10. Lieberman DA, Oehlke M, Helfand M. Risk factors for Barrett’s esophagus in community-based practice. GORGE consortium. Gastroenterology Outcomes Research Group in Endoscopy. Am J Gastroenterol. 1997;92:1293–7.PubMedGoogle Scholar
  11. Csendes A, Smok G, Burdiles P, Korn O, Gradiz M, Rojas J, Recio M. Prevalence of intestinal metaplasia according to the length of the specialized columnar epithelium lining the distal esophagus in patients with gastroesophageal reflux. Dis Esophagus. 2003;16:24–8.View ArticlePubMedGoogle Scholar
  12. Shaheen N, Ransohoff DF. Gastroesophageal reflux, barrett esophagus, and esophageal cancer: scientific review. JAMA. 2002;287:1972–81.View ArticlePubMedGoogle Scholar
  13. Mann NS, Tsai MF, Nair PK. Barrett’s esophagus in patients with symptomatic reflux esophagitis. Am J Gastroenterol. 1989;84:1494–6.PubMedGoogle Scholar
  14. Crockett SD, Lippmann QK, Dellon ES, Shaheen NJ. Health-related quality of life in patients with Barrett’s esophagus: a systematic review. Clin Gastroenterol Hepatol. 2009;7:613–23.View ArticlePubMedPubMed CentralGoogle Scholar
  15. Lippmann QK, Crockett SD, Dellon ES, Shaheen NJ. Quality of life in GERD and Barrett’s esophagus is related to gender and manifestation of disease. Am J Gastroenterol. 2009;104:2695–703.View ArticlePubMedPubMed CentralGoogle Scholar
  16. Kulig M, Leodolter A, Vieth M, Schulte E, Jaspersen D, Labenz J, Lind T, Meyer-Sabellek W, Malfertheiner P, Stolte M, Willich SN. Quality of life in relation to symptoms in patients with gastro-oesophageal reflux disease-- an analysis based on the ProGERD initiative. Aliment Pharmacol Ther. 2003;18:767–76.View ArticlePubMedGoogle Scholar
  17. Eloubeidi MA, Provenzale D. Health-related quality of life and severity of symptoms in patients with Barrett’s esophagus and gastroesophageal reflux disease patients without Barrett’s esophagus. Am J Gastroenterol. 2000;95:1881–7.View ArticlePubMedGoogle Scholar
  18. Gerson LB, Ullah N, Hastie T, Goldstein MK. Does cancer risk affect health-related quality of life in patients with Barrett’s esophagus? Gastrointest Endosc. 2007;65:16–25.View ArticlePubMedGoogle Scholar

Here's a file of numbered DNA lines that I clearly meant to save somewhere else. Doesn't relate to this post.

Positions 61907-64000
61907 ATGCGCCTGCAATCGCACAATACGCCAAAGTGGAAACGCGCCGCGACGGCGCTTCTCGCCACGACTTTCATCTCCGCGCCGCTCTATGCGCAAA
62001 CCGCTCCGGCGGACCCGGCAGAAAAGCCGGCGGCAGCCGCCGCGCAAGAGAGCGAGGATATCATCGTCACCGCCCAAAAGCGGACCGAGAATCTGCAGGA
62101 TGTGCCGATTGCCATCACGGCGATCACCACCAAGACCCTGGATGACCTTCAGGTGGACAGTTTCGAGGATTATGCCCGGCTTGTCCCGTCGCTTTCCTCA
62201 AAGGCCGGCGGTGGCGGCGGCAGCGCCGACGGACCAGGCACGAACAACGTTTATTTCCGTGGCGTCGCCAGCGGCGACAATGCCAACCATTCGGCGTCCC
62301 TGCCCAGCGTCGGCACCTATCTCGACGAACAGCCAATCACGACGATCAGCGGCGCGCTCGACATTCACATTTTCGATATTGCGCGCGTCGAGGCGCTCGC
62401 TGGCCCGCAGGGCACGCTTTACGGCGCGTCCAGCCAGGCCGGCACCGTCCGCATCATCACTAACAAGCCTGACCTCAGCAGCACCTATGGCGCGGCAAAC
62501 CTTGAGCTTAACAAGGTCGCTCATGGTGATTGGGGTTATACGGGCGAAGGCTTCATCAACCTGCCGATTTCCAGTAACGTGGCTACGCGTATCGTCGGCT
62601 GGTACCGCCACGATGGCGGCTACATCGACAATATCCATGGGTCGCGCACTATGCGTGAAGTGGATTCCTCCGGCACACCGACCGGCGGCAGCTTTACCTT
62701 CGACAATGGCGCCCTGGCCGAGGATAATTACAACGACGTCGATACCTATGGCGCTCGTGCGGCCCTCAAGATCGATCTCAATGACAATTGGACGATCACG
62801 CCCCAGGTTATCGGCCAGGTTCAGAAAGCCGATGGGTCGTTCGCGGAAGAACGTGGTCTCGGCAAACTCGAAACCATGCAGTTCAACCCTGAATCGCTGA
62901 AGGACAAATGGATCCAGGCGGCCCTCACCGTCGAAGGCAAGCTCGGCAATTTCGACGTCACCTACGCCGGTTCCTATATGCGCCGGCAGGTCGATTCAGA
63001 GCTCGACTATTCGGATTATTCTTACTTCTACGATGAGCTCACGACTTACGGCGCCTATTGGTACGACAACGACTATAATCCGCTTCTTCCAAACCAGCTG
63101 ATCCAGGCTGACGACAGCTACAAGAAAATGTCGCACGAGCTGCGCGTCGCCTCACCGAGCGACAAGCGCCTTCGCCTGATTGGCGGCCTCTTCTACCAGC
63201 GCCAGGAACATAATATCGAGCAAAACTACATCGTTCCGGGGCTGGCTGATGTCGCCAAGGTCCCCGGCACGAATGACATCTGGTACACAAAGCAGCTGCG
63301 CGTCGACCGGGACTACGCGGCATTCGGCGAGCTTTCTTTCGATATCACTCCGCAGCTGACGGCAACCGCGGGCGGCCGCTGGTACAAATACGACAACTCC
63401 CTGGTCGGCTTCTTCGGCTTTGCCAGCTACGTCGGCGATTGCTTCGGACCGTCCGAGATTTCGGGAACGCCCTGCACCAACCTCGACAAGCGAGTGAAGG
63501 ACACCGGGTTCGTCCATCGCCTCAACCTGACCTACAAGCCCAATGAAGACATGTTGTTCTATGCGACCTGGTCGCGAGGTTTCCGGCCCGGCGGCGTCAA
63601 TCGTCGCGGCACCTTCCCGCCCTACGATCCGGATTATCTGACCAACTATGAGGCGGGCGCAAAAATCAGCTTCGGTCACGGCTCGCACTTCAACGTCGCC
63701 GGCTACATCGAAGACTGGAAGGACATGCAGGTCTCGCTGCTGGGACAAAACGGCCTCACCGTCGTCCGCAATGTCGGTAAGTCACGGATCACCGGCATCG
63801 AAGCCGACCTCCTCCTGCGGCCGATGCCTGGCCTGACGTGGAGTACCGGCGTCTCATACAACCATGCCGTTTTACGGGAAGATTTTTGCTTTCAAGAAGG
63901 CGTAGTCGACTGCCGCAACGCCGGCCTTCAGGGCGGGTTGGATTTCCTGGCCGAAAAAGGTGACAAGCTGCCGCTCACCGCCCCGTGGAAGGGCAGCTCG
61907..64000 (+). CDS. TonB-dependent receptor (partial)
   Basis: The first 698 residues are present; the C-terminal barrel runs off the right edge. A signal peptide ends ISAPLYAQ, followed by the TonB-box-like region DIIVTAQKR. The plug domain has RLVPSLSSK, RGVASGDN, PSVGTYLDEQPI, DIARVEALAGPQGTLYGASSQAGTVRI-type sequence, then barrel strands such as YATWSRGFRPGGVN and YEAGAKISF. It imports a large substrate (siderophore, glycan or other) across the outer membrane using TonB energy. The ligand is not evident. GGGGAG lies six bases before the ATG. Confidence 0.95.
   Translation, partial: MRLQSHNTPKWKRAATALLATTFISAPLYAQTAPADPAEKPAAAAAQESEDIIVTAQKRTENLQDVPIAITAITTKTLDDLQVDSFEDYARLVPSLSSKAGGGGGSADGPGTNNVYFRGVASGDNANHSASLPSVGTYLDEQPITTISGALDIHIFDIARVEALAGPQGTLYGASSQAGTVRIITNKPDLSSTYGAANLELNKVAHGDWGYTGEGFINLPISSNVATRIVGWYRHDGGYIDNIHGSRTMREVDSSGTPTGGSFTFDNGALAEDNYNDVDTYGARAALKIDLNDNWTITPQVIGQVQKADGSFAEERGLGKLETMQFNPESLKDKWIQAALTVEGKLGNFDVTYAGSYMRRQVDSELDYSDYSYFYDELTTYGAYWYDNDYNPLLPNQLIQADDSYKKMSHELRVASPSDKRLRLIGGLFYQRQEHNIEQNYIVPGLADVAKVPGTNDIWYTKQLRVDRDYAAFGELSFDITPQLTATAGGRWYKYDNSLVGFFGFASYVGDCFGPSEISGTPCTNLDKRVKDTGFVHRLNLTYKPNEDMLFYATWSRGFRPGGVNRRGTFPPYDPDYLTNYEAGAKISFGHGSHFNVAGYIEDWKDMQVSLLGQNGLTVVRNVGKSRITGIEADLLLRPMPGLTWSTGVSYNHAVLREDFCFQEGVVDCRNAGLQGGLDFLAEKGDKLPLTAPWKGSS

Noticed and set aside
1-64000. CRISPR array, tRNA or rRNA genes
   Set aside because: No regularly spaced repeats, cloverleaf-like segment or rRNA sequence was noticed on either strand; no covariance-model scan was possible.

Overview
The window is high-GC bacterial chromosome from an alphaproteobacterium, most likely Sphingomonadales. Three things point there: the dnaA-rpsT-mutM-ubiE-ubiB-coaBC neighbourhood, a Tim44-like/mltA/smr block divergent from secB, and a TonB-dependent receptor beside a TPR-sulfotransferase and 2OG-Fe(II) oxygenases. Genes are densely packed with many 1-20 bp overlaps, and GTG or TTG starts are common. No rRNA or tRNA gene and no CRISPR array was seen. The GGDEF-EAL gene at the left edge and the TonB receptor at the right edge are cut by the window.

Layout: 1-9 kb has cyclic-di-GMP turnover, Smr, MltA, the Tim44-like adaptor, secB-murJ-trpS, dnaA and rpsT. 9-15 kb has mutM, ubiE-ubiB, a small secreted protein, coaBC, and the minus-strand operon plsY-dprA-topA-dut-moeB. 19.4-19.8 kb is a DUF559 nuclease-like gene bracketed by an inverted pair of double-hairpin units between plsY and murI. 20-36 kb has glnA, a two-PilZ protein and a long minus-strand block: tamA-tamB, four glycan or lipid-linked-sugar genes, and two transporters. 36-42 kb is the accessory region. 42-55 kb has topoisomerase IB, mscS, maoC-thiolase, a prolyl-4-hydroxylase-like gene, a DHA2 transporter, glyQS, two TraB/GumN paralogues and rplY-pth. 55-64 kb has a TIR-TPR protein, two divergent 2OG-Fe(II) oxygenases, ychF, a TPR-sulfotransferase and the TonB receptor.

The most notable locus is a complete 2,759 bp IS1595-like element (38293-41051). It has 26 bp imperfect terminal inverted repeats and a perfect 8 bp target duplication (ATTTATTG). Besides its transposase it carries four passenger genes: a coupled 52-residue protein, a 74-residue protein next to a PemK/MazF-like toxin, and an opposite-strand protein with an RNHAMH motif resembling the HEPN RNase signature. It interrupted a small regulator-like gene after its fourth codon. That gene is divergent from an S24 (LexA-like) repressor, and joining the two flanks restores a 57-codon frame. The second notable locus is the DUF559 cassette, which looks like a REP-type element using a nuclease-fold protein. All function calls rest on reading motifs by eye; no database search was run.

19. Fisher D, Jeffreys A, Bosworth H, Wang J, Lipscomb J, Provenzale D. Quality of life in patients with Barrett’s esophagus undergoing surveillance. Am J Gastroenterol. 2002;97:2193–200.View ArticlePubMedGoogle Scholar
  20. Lagergren J, Bergstrom R, Lindgren A, Nyren O. Symptomatic gastroesophageal reflux as a risk factor for esophageal adenocarcinoma. N Engl J Med. 1999;340:825–31.View ArticlePubMedGoogle Scholar
  21. Farrow DC, Vaughan TL, Sweeney C, Gammon MD, Chow WH, Risch HA, Stanford JL, Hansten PD, Mayne ST, Schoenberg JB, et al. Gastroesophageal reflux disease, use of H2 receptor antagonists, and risk of esophageal and gastric cancer. Cancer Causes Control. 2000;11:231–8.View ArticlePubMedGoogle Scholar
  22. Ye W, Chow WH, Lagergren J, Yin L, Nyren O. Risk of adenocarcinomas of the esophagus and gastric cardia in patients with gastroesophageal reflux diseases and after antireflux surgery. Gastroenterology. 2001;121:1286–93.View ArticlePubMedGoogle Scholar
  23. Barrett’s esophagus: epidemiological and clinical results of a multicentric survey. Gruppo Operativo per lo Studio delle Precancerosi dell’Esofago (GOSPE). Int J Cancer. 1991;48:364–8.Google Scholar
  24. Gerson LB, Shetler K, Triadafilopoulos G. Prevalence of Barrett’s esophagus in asymptomatic individuals. Gastroenterology. 2002;123:461–7.View ArticlePubMedGoogle Scholar
  25. Rex DK, Cummings OW, Shaw M, Cumings MD, Wong RK, Vasudeva RS, Dunne D, Rahmani EY, Helper DJ. Screening for Barrett’s esophagus in colonoscopy patients with and without heartburn. Gastroenterology. 2003;125:1670–7.View ArticlePubMedGoogle Scholar
  26. The World Health Organization Quality of Life Assessment (WHOQOL): development and general psychometric properties. Soc Sci Med. 1998;46:1569–85.Google Scholar
  27. Anderson RT, Aaronson NK, Bullinger M, McBee WL. A review of the progress towards developing health-related quality-of-life instruments for international clinical studies and outcomes research. Pharmacoeconomics. 1996;10:336–55.View ArticlePubMedGoogle Scholar
  28. Development of the World Health Organization WHOQOL-BREF quality of life assessment. The WHOQOL Group. Psychol Med. 1998;28:551–8.Google Scholar
  29. Yang SC, Kuo PW, Wang JD, Lin MI, Su S. Quality of life and its determinants of hemodialysis patients in Taiwan measured with WHOQOL-BREF(TW). Am J Kidney Dis. 2005;46:635–41.View ArticlePubMedGoogle Scholar